Last month saw six out of forty seven NHS trusts affected by a cyber-attack leaving them unable to access their IT networks and many hospitals and GP surgeries risking compliance with data protection laws by functioning with pens and paper.
Following the cyber-attack and with the implementation date for the General Data Protection Regulation (GDPR) fast approaching, businesses need to safeguard themselves against unauthorised access to data.
Many businesses are already likely to have experienced cyber-attacks, many will have done so without knowing; either way, there are steps businesses can and should take to minimise further business being disrupted by such an attack including:
Make sure all IT users have downloaded and applied the latest security updates and ant-virus software.
Many cyber-attacks rely on using “easy hack” passwords that are simple to guess. Businesses should ensure they have a policy in place to ensure passwords are complex and in no way obvious.
Viruses can be hidden in emails sent by an unknown source. Be cautious of opening unexpected emails and try to avoid opening any attachments that come with it.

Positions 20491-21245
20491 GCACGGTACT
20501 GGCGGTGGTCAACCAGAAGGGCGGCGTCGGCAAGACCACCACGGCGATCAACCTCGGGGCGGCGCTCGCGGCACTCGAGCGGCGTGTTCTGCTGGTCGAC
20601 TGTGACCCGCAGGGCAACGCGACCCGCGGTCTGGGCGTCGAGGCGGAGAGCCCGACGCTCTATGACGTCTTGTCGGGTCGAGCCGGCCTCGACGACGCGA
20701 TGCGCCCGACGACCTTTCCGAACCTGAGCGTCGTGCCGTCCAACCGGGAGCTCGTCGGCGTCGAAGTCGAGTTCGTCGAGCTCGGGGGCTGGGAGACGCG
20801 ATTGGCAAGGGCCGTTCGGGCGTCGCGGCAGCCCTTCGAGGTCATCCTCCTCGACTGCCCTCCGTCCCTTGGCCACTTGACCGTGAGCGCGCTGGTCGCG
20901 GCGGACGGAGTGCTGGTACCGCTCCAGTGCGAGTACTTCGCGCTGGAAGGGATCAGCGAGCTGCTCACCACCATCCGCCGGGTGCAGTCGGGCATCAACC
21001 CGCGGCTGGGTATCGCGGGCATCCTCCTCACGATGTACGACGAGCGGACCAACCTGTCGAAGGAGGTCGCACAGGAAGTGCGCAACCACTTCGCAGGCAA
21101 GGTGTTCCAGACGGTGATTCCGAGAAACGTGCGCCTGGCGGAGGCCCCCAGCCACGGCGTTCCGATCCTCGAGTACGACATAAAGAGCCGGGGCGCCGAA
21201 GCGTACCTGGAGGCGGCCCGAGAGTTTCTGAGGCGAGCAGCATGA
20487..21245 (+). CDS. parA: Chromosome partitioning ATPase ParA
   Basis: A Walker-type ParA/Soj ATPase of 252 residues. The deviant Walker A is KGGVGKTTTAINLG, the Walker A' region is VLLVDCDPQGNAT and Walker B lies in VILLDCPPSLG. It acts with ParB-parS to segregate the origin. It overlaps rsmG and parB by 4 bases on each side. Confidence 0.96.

Being able to revert your company’s system to a recent back up can minimise the impact a cyber-attack has. Regularly check the process and update your back up system.
If you outsource IT security, it is important to check the terms of the contract with your suppliers to see what the process is if losses are caused by a cyber-attack. It is important to know from the contract whether your supplier is obligated to keep your systems secure and install updates promptly for your business’ IT users automatically.
If you are part of a supply chain, you will need to consider what you promise to customers in terms of liability if their systems are compromised due to a cyber-attack on your company.
Many insurance policies now include cover for business disruption caused by cyber-attacks. If you do not have this coverage, you should seriously consider putting it in place.
If you have been affected by a cyber-attack or successfully fended one off, you may need to report that to the Information Commissioner’s Office (ICO).
How a business responds to a breach of security can have a lasting effect on team morale and the business’ reputation.
You should carefully consider how to communicate the incident to staff, customers and suppliers. Investing in training and including the staff in refresher sessions will help with facing future attacks and create a stronger understanding throughout the whole team.
With the GDPR coming into force from May 2018, it is now more important than ever to have sufficient protection to ensure a cyber attack will not unduly disrupt your business or cause you loss.
Failure to be proactive in this area could lead to a regulatory fine, major business disruption and a damaged reputation.